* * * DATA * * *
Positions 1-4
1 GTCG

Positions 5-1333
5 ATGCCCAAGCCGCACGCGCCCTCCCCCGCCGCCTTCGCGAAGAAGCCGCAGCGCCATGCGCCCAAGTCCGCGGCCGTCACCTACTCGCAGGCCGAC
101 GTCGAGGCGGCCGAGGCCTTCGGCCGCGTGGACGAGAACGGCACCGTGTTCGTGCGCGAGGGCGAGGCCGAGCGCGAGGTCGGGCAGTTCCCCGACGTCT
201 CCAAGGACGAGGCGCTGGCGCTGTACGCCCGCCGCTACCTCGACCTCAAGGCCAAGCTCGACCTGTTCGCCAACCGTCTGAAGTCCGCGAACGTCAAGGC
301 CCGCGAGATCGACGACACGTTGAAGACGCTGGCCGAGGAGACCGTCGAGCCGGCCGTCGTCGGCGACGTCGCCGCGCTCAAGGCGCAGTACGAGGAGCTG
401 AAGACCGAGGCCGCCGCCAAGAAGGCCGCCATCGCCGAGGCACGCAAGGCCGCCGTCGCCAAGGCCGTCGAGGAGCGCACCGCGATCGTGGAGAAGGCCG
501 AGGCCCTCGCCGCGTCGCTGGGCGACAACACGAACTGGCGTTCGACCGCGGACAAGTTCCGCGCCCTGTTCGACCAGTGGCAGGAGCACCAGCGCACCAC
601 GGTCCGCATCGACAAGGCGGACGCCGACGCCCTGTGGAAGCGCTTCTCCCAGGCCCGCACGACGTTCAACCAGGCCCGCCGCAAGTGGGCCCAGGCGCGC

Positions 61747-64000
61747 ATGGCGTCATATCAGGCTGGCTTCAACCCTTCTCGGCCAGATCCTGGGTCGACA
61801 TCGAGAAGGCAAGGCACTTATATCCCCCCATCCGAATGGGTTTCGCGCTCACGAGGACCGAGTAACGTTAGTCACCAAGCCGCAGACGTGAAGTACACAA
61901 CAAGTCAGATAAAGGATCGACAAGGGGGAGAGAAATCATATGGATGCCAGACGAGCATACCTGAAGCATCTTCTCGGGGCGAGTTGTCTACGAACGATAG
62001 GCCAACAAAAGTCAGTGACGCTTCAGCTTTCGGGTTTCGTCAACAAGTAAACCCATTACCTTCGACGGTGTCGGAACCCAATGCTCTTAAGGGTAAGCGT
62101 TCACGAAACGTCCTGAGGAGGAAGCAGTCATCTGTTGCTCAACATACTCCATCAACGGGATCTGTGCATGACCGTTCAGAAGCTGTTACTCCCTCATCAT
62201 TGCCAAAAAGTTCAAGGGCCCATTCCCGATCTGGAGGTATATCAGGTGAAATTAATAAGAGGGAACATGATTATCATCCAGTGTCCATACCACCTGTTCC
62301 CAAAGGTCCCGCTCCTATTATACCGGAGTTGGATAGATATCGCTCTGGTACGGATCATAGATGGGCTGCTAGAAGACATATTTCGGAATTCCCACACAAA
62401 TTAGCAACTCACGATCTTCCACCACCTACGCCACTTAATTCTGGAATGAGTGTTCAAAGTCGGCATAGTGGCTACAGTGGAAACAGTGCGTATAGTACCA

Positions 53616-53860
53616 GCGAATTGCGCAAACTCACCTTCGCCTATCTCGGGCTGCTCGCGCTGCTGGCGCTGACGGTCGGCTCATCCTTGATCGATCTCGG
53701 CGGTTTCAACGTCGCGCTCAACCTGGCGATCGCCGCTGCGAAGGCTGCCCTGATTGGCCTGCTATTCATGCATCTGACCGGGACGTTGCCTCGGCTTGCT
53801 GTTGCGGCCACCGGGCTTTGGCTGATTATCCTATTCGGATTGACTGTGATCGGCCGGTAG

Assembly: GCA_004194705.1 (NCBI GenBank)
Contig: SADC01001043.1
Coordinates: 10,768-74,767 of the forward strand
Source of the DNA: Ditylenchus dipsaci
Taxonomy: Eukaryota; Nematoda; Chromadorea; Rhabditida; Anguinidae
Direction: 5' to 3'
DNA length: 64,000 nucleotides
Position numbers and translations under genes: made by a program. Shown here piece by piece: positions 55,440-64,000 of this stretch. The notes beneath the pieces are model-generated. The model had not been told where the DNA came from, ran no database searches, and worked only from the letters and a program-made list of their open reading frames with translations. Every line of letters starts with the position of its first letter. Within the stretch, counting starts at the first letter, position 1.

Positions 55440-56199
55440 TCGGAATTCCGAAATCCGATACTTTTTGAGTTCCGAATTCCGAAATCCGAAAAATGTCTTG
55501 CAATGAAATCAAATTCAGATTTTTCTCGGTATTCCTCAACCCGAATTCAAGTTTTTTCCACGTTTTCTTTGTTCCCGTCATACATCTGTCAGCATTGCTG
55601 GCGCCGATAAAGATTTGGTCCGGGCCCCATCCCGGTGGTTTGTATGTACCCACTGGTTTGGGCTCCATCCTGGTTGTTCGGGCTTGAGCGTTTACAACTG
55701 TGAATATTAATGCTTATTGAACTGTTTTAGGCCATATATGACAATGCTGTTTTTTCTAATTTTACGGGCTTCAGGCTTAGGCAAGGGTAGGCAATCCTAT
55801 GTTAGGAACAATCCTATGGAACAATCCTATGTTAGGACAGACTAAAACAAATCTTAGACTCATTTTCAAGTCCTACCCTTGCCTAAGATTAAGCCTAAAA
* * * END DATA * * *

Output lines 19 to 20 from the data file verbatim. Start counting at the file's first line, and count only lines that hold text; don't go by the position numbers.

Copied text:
62401 TTAGCAACTCACGATCTTCCACCACCTACGCCACTTAATTCTGGAATGAGTGTTCAAAGTCGGCATAGTGGCTACAGTGGAAACAGTGCGTATAGTACCA

Positions 53616-53860